I looked at my road slip and it directed me North instead of South. In order to make up the lost mileage on PCH they had added another loop from Rincon through Carpentaria to almost Santa Barbara. Having done the ride to Santa Barbara many times this was familiar terrain but where was the turn around? With some other riders we climbed Ortega Hill road into the Santa Barbara suburbs before we realized that we missed the turnaround. On my Google Maps I found the cross street and we headed back to where the sensor for the turnaround would be; hey, a few extra miles and an additional climb when you do a double, who cares? From there it was an easy ride with a comfortable tail wind into Ventura where I stopped for a cup of tea. When I reached Port Hueneme my Garmin warned me that it had “low battery”. I stopped, saved the ride and started another one; on Strava it showed up as a short night ride. When I arrived at the finish at 10.15pm and wanted to sign out they asked me if I had passed the sensor; I had entered the Hilton parking lot on the wrong side and had missed the final sensor. So I went back on the bike and looped around the parking lot to enter on the correct side so the sensor could record me: Double Century #25 is in the bag!
2019 California MTB Series #6 – Big Bear – aka Danie’s Second MTB Ride Ever
Result: 1/1 Beginner Women
I hear them coming but it takes several seconds to unglue my sights from the sweeping spread of single track. On the road looking back is no problem, but I’ve never done it this close to hitting a tree on a mountain bike. “Keep one finger over the brakes,” Kate had said, and it’s all I can do not to hold them with three. I am almost track standing in the sharp, sharp switchback. Before accelerating out I take a deep breath and look back up the hill.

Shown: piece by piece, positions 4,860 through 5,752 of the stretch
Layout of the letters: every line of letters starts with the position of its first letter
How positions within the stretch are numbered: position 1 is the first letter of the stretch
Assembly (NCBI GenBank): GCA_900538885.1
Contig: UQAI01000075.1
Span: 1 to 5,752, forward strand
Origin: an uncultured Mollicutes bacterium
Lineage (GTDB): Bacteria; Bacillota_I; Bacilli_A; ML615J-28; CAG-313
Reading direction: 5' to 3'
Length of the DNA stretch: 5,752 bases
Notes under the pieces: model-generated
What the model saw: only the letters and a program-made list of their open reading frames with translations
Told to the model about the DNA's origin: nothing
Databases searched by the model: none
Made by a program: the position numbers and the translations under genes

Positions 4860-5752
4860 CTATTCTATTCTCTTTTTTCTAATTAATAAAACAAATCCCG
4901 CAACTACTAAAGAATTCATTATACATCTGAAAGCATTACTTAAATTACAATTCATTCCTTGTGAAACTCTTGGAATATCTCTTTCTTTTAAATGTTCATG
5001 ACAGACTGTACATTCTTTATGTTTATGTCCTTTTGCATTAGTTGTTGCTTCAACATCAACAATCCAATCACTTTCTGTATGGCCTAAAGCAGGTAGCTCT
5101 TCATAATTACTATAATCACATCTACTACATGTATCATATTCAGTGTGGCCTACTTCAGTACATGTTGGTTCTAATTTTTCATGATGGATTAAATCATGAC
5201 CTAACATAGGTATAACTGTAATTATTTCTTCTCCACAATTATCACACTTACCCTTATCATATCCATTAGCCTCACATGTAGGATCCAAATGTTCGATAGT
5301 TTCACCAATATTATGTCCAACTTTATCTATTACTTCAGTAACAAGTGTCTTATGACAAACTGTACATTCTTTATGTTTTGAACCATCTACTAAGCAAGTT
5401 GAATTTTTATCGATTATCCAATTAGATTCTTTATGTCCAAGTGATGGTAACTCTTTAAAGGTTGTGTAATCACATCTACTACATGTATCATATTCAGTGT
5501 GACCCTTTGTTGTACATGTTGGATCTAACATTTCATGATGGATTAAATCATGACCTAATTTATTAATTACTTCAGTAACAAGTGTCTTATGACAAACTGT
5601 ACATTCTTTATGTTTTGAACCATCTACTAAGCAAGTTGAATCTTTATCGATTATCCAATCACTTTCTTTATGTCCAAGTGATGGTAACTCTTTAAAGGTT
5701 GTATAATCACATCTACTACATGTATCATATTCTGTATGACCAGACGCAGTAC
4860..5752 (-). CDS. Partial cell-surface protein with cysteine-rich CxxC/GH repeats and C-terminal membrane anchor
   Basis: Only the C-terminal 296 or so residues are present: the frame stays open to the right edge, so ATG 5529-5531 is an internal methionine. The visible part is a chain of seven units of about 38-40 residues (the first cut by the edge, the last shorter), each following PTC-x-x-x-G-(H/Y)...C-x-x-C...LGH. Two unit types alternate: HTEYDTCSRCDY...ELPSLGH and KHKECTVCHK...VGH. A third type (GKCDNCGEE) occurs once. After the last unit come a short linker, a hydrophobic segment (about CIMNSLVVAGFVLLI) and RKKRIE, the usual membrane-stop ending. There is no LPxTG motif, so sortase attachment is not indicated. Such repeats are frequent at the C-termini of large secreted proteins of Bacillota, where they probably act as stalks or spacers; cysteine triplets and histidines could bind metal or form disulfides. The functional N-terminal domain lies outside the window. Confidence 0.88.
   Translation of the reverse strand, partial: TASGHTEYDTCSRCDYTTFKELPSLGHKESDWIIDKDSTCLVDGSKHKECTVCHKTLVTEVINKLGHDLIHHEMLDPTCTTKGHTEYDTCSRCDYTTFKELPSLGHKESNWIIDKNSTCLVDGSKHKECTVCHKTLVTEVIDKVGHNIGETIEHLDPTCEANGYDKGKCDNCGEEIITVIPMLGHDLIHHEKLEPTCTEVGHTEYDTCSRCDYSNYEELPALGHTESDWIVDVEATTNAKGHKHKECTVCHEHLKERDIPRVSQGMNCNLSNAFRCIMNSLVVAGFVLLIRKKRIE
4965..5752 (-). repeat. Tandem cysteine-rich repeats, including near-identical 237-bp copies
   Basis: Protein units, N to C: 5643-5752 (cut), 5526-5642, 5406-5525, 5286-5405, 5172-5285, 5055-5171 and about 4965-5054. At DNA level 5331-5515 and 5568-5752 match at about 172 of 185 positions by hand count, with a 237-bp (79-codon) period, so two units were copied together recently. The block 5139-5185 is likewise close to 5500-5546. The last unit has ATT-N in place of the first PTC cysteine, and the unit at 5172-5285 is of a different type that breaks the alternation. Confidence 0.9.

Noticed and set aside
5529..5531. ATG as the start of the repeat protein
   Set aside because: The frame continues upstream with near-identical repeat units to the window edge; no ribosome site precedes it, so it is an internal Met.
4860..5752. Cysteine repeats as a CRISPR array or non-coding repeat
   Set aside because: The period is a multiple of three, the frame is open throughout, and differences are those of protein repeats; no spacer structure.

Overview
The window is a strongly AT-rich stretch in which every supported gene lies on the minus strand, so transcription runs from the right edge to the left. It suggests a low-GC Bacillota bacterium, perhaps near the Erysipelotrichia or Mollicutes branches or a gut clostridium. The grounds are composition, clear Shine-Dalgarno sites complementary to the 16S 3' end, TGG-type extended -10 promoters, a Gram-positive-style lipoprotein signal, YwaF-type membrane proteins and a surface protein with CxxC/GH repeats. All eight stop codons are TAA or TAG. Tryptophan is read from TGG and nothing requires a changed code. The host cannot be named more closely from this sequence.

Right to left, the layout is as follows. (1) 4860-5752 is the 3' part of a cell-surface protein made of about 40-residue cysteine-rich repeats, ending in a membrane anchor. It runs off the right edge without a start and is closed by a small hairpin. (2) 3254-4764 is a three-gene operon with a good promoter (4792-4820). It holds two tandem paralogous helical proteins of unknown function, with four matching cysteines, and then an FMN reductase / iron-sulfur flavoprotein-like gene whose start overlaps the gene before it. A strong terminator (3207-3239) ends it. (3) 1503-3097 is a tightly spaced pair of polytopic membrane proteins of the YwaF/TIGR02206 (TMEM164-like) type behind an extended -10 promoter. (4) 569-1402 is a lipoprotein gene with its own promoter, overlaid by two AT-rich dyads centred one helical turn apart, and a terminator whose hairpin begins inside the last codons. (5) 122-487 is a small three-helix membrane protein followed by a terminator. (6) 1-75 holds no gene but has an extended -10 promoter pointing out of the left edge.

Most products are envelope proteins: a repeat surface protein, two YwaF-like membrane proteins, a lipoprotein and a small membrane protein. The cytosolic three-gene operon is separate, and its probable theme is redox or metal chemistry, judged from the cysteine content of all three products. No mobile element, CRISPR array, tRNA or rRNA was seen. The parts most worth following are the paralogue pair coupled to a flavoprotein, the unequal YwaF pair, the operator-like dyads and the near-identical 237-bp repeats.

The Juniors field is all knobby knees and elbows and streaming ponytails and I admire for a moment how closely they manage to ride behind one another, like a pack or swarm – coming for me fast. Out of the next turn, I stand up.
Soon I am baffled by an uphill rock step and the kids are on me. I let them pass and finally have a piece of course to myself. OK. Breathe. How do I ride a bike? And – I belong here. I am not just in the way. This is my race. I’ll adapt. I can do this.
Every 15 minutes out there on the course something new clicks about the bike and my body. I loosen up and gain some speed. After a rock chute of a descent, the course hits its first and only stretch of pavement before turning sharply up a gravel embankment twenty yards from the finish. This, like almost everything today, takes me by surprise. “Shift shift shift!” the man on the corner yells. I mash the levers, realizing I have no idea whether Kate’s bike even has a gear that will get me up that thing (note: it does). But the chain clunks home deep between the frame and inner cog and I (gently) eat the dirt. At least the crowd of parents is cheering when I run across the line with an armful of bike, no rips in my San Remo, and a big silly grin.